I have always heard that cherry trees cannot grow in Southern California since the winters are not cold enough for them to have a dormant stage. I don’t care about fruit, but I would love a flowering cherry tree (a fruit one would be an added bonus) so to Doper horticulturists out there - are there any cheery cherry trees I can get?
Los Angeles is generally zone 9/10. Here are some choices I was able to google up without much effort:
Raintree Nursery has a whole slew of zone 9 cherries.
You might try calling The Los Angeles County Arboretum & Botanic Garden and asking them if they can recommend a variety or a local nursery.
That used to be true, but just within the last 10 years two new low-chill varieties have become commercially available that can produce in warmer climates. These are Royal Lee and Royal Minnie Lee, you need both to pollinize each other, but Royal Lee has a bigger fruit size, the cherries on Royal Minnie are probably a little smaller than the ones you are accustomed to eating. Also, in the early years Royal Minnie begins blossoming sooner than Royal Lee, so there can be pollination issues until the trees become more mature. I know of at least two people who have had success with Royal Lee/Minnie Lee growing South of Los Angeles and got a decent crop of cherries after only four years. Cherry trees supposedly like full sun but I find that in this climate they do much better with just a little bit of partial shade, because the sun can really scorch them in the summer.
Brooks and Stella are considered medium-chill varieties of cherry and can also be grown south of Los Angeles, from what I have heard, but their fruit production will be much lower without getting fully adequate chill, and will be on-and-off in some years (every second or third year the tree will not produce fruit). It also takes 7-12 years for a tree to become fully mature and become very fruitful, especially when there is inadequate chill. Growing on dwarf rootstock can speed the proclivity for fruit much sooner, if you don’t have the patience, but I would not recommend it.
If your trees are in pot containers, move them into the shade during Winter because even just a few warm winter days can really detract from the chill accumulation the tree experiences when your climate is below the number of chill hours the tree variety is rated for.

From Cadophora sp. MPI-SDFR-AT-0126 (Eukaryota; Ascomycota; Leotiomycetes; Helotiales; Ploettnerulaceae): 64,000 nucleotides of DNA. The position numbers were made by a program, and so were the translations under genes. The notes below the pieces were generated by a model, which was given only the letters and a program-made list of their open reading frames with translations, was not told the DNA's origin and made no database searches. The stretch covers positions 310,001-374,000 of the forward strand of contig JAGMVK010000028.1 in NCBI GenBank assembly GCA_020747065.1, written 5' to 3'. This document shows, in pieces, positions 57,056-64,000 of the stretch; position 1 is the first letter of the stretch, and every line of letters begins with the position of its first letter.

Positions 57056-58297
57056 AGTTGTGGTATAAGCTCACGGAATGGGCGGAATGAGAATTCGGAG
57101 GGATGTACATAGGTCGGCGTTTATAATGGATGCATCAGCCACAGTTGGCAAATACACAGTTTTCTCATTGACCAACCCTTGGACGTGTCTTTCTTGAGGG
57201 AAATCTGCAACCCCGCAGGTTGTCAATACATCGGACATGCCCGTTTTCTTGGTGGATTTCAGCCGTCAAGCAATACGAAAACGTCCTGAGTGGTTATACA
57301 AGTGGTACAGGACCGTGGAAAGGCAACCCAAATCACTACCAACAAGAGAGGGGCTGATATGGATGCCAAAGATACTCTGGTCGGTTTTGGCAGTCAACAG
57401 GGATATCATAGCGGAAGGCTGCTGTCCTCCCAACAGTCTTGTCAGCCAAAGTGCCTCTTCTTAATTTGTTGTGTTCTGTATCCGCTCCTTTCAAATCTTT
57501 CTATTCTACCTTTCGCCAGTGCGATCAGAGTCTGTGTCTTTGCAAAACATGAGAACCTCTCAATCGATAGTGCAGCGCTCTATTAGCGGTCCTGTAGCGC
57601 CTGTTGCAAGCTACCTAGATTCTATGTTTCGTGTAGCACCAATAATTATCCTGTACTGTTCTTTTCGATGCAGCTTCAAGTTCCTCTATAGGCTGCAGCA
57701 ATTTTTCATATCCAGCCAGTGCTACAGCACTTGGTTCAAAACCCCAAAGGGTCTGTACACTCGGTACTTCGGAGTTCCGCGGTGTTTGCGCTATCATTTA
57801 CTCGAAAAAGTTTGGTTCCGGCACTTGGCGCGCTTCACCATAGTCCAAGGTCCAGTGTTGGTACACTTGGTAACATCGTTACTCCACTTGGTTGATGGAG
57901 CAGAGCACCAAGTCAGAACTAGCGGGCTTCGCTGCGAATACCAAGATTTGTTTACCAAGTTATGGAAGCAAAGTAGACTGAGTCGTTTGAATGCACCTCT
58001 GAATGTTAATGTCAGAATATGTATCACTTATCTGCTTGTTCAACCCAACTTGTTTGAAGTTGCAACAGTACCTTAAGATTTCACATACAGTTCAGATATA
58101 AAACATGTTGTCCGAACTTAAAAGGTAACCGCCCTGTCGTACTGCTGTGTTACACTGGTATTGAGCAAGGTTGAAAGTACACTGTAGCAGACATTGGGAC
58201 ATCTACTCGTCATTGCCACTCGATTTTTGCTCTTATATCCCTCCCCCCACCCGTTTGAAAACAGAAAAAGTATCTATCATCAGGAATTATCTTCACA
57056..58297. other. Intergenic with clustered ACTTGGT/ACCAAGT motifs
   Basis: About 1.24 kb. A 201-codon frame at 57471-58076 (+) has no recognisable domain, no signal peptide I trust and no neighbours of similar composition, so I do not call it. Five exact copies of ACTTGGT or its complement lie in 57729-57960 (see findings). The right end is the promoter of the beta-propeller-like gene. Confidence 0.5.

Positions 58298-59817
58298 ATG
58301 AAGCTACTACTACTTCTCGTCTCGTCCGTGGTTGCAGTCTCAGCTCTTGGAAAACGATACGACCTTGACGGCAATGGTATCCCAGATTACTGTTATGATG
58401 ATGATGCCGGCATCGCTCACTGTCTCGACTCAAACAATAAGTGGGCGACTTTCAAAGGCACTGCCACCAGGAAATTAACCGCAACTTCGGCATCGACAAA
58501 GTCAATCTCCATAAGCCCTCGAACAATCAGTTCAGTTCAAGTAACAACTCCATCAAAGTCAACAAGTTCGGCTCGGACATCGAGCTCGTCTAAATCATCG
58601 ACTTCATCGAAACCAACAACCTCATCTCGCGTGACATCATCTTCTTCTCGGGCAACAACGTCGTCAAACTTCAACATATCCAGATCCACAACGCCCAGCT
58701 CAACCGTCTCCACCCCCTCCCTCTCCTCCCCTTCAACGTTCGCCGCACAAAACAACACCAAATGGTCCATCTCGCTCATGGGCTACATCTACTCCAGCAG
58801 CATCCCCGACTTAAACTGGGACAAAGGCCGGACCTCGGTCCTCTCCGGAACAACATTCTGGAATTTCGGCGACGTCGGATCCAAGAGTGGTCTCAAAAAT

There is the Formosan cherry (Prunus campanulata), also called Taiwan cherry, and called kanhizakura in Japan. Several hybrids of kanhizakura with other Japanese flowering cherries exist: kanzakura, okame, and youkouzakura being the three most prominent. The Formasan cherry is remarkable for being the only flowering cherry not originally native to Japan, and its ability to thrive in the Southernmost part of Japan where there is very little chill.
‘Pink Cloud’ is another low-chill flowering cherry that was more recently developed. Pink Cloud was very likely derived from the Formosan cherry; although Huntington Gardens claims it originated by chance on their grounds from a white-flowered serrulata variety, there have also long been Formosan cherries growing on their grounds too, so cross-pollination could have been possible.
I don’t think any of these lower chill flowering cherry varieties have as attractive blossoms as the regular cherry blossom trees though, but that’s just my opinion.
Lake Balboa Park in Van Nuys is known for it’s flowering cherry trees. Featured on their home page.
Phone: (818) 756-9743
i’m sure they would be happy to tell you which variety they have.
Just think … If the OP had planted those trees back in 2007 when he needed advice they’d be huge by now; HUGE I tell’s ya.
Zach29 thanks for the update and good info. It’s always nice to hear from an expert. The person who asked this question almost 9 years ago is still around. I’ve just paged him to stop by. Perhaps we’ll find out what trees he did plant.
Except I couldn’t enjoy them. I’m three moves away from LA.
ETA: Wow! Nice to know how noticable I am LSLguy. I post 2-3 times a day. lol
I have had a cherry tree in my yard that has flowered and borne fruit for the last 30 some odd years. Granted, I’m a bit higher than LA proper, but the lack of chill hasn’t seemed to bother the tree any.
silenus, where that cherry tree is growing, is it at a higher elevation, further inland? Or located at the base of a valley? About how far from the coast is it exactly? There are a few spots northeast of LA with microclimates where people have been able to get cherry trees to fruit, i have been told. I suspect you may live in one of these spots were the cherries will be able to get more winter cold.
The New Sunset Western Garden Book lists the following flowering cherries that should do well in the Los Angeles area:
Prunus campanulata (Taiwan Flowering Cherry)
P. “Dream Catcher”
P.s. “Pink Flair”
The book says that P. campanulata produces red fruit about a half an inch long. I don’t know whether it will do this in Los Angeles, though.
You might also consider flowering plum trees. Some of these can be quite attractive.
I’m sorry, correction to post #3: I meant Lapins, not Stella
silenus, we’re still waiting for information about where your cherry tree is.
Just give me the address of someone in the neighborhood 2 streets down.